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Clow v. Federal Bureau of Prisons


July 9, 2008


The opinion of the court was delivered by: Ellen Segal Huvelle United States District Judge


This matter is before the Court on plaintiff's complaint. Plaintiff is proceeding pro se and in forma pauperis. The Court is required to screen and dismiss a prisoner's complaint or portions thereof as soon as feasible if the complaint, among other things, fails to state a claim for which relief can be granted. 28 U.S.C. § 1915. That is the case here.

Under Federal Rule of Civil Procedure 12(b)(6), a district court may dismiss a claim sua sponte for failure to state a claim so long as "a sufficient basis for the court's action is apparent from the plaintiff's pleading." Tate v. Burke, 131 F.R.D. 363, 364 (D.D.C. 1990) (quoting Doe on Behalf of Doe v. St. Joseph's Hosp., 788 F.2d 411, 414 (7th Cir. 1986)). More specifically, the Prison Litigation Reform Act (PLRA), codified as 28 U.S.C. § 1915(e)(2)(B)(ii), "not only permits but requires a district court to dismiss an in forma pauperis complaint that fails to state a claim." Lopez v. Smith, 203 F.3d 1122, 1127 (9th Cir. 2000). However, a complaint should not be dismissed for failure to state a claim unless the plaintiff can prove no set of facts in support of his claim that would entitle him to relief. Conley v. Gibson, 355 U.S. 41, 45-46 (1957).

Plaintiff is a federal prisoner who is currently confined at the Federal Correctional Institution in Marion, Illinois. (Compl. at 7.) He brings this action against the Federal Bureau of Prisons ("BOP") and the United States Probation Office ("USPO") under the Privacy Act, 5 U.S.C. § 552a (2004). (Id. at 1.) The United States Probation Office, as a court unit, is not subject to the requirements of the Privacy Act. See 5 U.S.C. § 551(1)(B) (excluding courts from the definition of agency); DeMartino v. F.B.I., 511 F.Supp.2d 146, 148 (D.D.C. 2007). The USPO must therefore be dismissed.

With respect to the BOP, plaintiff alleges that his Presentence Investigation Report ("PSR") improperly includes unverified police reports pertaining to prior allegations of forcible second degree rape which were dismissed with prejudice when plaintiff pled guilty to fourth degree assault based on the same incident. (Compl. at 4.) Plaintiff further alleges that as a result of that inaccurate information he was assessed a Public Safety Factor of "sex offender" and faces the possibility of lifetime civil commitment under the Walsh Act, 18 U.S.C. § 4248, as well as increased risk of assault by his fellow inmates. (Compl. at 6-7.) He seeks amendment of his PSR, removal of the "sex offender" Public Safety Factor from his custody data, and compensatory and punitive damages*fn1 in the amount of $500,000 each. (Id. at 9-10.)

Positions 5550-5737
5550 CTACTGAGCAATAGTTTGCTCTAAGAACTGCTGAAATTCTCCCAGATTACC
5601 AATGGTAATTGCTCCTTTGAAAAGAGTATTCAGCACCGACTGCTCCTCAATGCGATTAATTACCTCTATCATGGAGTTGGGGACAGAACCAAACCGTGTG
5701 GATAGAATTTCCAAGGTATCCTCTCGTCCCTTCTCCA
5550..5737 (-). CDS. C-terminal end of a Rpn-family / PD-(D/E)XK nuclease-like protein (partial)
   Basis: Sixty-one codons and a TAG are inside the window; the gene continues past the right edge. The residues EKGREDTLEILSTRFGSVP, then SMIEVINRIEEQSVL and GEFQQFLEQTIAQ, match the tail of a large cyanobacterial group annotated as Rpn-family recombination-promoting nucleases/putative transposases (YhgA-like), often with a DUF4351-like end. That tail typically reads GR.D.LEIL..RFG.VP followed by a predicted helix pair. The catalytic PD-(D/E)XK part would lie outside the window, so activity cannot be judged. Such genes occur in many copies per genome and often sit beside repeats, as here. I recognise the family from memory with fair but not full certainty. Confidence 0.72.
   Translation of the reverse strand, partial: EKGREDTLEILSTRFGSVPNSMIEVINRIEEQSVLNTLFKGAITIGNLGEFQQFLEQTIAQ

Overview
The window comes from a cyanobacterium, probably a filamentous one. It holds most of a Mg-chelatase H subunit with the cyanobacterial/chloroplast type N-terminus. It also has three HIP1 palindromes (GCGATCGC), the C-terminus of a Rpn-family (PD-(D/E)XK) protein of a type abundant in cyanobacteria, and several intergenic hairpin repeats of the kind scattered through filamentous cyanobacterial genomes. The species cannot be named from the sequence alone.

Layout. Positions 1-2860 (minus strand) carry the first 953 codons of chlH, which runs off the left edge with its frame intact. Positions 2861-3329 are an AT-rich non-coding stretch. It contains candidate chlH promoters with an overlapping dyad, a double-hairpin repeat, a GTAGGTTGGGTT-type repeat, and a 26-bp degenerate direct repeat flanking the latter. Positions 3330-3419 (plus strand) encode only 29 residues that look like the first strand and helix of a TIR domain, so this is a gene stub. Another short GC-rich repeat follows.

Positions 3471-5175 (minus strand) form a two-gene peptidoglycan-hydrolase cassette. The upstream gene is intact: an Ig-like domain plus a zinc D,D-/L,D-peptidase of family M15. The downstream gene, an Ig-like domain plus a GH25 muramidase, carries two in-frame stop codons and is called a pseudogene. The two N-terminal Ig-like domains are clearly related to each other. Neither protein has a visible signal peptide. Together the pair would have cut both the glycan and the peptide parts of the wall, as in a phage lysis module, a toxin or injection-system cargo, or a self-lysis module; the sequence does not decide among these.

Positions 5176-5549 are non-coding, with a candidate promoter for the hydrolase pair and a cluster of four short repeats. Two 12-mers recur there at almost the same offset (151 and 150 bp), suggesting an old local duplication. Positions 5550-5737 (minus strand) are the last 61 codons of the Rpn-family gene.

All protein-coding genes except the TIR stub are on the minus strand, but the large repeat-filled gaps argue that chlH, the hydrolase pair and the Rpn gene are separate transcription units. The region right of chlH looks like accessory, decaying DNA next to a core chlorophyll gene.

The Privacy Act requires that each covered agency:

maintain all records which are used by the agency in making any determination about any individual with such accuracy, relevance, timeliness, and completeness as is reasonably necessary to assure fairness to the individual in the determination.

5 U.S.C. § 552a(e)(5). An individual may request amendment of an agency's records pertaining to him, 5 U.S.C. § 552a(d), and may file a civil action against the agency for violations of either of those subsections. 5 U.S.C. §552a(g). Under the BOP's regulations, however, the BOP's Inmate Central Records System is exempted from both the accuracy and amendment provisions of the Privacy Act. 28 C.F.R.§ 16.97(a), (j). Plaintiff requests amendment of his PSR and of his Custody Classification Form, which contains his designation as a "sex offender." (Compl. at 9.) Because both of those documents are maintained in the Inmate Central Records System, plaintiff cannot, as a matter of law, seek amendment of the documents or damages based on the BOP's alleged failure to maintain accurate records. See, e.g., Martinez v. Bureau of Prisons, 444 F.3d 620, 624 (D.C.Cir. 2006) (per curiam) (affirming district court's dismissal of Privacy Act claims against BOP because Inmate Central Record System is exempt from accuracy provisions of Privacy Act); White v. United States Probation Office, 148 F.3d 1124, 1125 (D.C. Cir. 1998) (per curiam) (barring claim for amendment of PSR because regulations exempt PSRs from amendment provisions of Privacy Act).

Accordingly, because it is absolutely clear from the face of plaintiff's complaint that he cannot state a claim against the BOP, his action will be DISMISSED with prejudice.*fn2

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